My cycling journey about happiness that has covered some 20,000kms, across 25 countries, and lasted more than 500 days, is nearly at its end.
I am now at the Bhutanese border, about to enter the country world-renowned for its focus on happiness and well-being as an indicator of progress.
And the International Day of Happiness is fast approaching.
There has been a fair bit of happiness with me today as I made my way to the border with mountains that must have been Bhutan revealing themselves slowly. However, in this moment I am quite tired. Rather than be a leisurely final week it has been one of my more challenging ones. It was quite uncertain whether the bike and I would actually make it in one piece, and there has been a little bit of tension.
Though, I wonder…once I arrive in Thimpu, the capital of Bhutan, on International Day of Happiness on the 20th March, could I claim to be the happiest person in the world, in the happiest place, on the happiest day?
Perhaps it might be too bold to make such a claim. . .I’m only too aware that. . .
The achievement of goals that people believe will bring them happiness do not bring happiness, or at least not as much, nor for as long, as they think achieving that goal might or should. I have no reason to believe I will be an exception.
And whilst Bhutan may focus on happiness it is not actually the happiest place in the world, as people often mistake it to be. On average people in Bhutan rate their lives at 5.01 (ranked 97th out of 155), much lower than table topper Norway at 7.5, and comparable with Tajikistan, Nigeria, and Nepal. In actual fact Bhutan has fairly low material standards of living. It’s GDP per capita is about $3,000. Perhaps if the focus wasn’t on happiness and wellbeing GDP might be higher, but part of Bhutan’s happiness strategy is to develop sustainably. In doing so they potentially safeguard happiness and well-being in the future in a way that most of the high GDP countries, with their focus on growth at all costs may, are failing to do.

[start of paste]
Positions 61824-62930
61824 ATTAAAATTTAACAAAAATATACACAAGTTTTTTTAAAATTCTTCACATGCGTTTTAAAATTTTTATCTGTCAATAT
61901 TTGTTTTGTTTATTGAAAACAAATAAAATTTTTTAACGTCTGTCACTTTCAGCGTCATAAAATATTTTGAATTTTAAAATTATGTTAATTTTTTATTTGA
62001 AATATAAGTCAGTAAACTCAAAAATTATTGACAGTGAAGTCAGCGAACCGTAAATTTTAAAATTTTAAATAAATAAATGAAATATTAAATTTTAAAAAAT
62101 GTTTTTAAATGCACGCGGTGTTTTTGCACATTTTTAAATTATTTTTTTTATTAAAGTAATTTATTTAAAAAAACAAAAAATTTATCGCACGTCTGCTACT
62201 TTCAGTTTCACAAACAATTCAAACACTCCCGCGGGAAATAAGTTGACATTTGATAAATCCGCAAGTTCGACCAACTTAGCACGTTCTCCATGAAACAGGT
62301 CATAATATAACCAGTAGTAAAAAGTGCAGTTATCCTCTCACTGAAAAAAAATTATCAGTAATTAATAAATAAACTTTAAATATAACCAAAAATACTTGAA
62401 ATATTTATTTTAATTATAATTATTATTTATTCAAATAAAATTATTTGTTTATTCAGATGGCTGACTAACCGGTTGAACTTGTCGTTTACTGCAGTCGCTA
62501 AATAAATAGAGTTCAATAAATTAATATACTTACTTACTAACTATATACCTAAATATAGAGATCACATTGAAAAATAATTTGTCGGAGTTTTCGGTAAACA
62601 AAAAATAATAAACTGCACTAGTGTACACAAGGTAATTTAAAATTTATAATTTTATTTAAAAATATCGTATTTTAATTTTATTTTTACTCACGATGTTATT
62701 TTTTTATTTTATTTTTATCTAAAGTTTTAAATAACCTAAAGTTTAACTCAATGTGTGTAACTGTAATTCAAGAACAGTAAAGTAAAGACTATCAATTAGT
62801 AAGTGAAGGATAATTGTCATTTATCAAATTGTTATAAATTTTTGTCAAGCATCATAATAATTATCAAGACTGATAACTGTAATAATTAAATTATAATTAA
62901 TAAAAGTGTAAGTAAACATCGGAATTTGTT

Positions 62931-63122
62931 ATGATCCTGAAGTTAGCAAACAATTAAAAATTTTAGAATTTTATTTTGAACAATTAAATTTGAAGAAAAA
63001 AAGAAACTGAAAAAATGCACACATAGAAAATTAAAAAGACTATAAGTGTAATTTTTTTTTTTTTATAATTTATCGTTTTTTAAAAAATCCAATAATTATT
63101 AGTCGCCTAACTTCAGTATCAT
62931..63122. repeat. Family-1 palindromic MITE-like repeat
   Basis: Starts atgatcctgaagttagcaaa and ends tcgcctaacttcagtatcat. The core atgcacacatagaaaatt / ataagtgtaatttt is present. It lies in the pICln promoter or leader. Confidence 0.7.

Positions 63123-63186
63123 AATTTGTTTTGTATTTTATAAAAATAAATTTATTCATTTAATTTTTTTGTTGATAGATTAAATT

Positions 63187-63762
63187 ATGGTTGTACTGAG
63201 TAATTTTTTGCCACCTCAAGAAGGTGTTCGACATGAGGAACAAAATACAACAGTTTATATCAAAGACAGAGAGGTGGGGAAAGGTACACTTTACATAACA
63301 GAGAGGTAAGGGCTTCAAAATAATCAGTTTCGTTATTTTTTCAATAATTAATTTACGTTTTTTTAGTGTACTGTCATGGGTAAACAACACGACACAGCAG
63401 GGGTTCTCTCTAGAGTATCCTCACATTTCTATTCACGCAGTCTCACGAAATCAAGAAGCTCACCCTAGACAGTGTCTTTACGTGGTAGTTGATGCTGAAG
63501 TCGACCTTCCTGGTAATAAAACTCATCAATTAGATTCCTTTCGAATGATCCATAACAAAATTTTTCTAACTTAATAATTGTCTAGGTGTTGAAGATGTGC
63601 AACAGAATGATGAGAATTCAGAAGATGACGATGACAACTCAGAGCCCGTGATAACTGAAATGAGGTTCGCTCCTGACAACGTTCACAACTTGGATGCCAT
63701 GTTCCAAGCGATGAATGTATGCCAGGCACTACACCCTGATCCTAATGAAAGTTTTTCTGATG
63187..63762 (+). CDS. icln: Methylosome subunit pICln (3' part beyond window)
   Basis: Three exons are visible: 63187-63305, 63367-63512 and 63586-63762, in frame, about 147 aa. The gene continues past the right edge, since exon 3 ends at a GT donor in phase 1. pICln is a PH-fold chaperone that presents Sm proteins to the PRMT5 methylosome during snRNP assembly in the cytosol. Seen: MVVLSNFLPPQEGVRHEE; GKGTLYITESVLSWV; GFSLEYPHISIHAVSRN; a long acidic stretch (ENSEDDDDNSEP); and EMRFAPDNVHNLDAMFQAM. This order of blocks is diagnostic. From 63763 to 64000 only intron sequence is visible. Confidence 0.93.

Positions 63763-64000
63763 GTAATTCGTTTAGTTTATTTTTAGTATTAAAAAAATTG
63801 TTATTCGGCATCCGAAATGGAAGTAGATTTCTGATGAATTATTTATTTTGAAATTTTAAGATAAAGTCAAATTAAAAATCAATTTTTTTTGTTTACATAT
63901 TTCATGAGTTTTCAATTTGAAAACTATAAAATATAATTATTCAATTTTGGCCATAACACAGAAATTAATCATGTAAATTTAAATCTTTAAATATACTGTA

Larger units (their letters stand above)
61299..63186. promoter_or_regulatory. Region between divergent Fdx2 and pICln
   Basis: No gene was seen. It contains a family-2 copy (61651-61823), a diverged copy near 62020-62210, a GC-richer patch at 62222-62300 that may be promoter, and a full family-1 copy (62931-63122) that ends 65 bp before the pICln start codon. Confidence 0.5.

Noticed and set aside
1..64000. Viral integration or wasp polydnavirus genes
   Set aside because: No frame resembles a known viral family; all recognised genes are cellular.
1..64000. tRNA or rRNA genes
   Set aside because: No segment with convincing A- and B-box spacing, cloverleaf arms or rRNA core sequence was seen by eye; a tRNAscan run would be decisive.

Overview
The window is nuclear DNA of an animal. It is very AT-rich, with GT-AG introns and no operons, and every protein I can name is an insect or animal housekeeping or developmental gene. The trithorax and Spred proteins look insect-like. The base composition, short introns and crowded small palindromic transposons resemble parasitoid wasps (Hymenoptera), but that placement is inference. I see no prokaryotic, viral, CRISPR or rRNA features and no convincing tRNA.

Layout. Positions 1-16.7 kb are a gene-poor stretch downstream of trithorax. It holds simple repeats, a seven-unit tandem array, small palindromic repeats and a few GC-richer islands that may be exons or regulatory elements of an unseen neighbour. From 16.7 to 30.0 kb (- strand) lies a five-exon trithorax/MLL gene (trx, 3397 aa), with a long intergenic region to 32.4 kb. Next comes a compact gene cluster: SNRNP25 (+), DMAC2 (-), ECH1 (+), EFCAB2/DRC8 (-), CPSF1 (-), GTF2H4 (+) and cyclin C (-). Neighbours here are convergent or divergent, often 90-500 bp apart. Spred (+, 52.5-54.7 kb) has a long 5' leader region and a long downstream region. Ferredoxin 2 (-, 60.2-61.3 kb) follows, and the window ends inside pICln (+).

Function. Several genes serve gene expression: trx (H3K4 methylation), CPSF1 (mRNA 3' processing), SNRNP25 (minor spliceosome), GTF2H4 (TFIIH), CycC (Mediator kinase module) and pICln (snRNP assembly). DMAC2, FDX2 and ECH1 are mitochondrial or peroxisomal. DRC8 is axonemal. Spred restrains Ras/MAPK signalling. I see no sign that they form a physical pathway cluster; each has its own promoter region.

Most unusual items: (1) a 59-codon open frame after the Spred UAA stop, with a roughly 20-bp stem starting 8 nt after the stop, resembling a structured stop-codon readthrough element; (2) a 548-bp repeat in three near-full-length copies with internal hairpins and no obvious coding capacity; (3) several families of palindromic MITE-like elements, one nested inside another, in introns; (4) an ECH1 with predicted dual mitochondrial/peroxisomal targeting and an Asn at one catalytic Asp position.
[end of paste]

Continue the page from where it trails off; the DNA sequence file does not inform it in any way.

The 20th March, which marks the UN recognised International Day of Happiness, is probably not the happiest day of the year. Some claim that the happiest day of the year is actually 14th July for various reasons to do with summer vacation and long warm days (at least in temperate zones in the northern hemisphere). Yet it is a day when we will here many useful ideas as to how we might be happier in our lives. Then for the remaining 364 days it is back to business as usual – literally – and that can make it hard to actually implement many of these ideas.
I have no expectations as to how I might feel when I reach Thimpu on the 20th March 2019.
Perhaps I’ve already had my happiest moment related to the end of the journey. Maybe tiredness will still be with me and further, in realising what has been the focus of my life for the past year and a half yet seems much longer, wonder a little bit too deeply about what next, and sink into a deep sadness. Many things could happen. I’m open to all outcomes and what will come to pass will come to pass. I have no expectation. Nothing is certain but now. I accept what is. I am well supported.
***For more about the wider journey go here.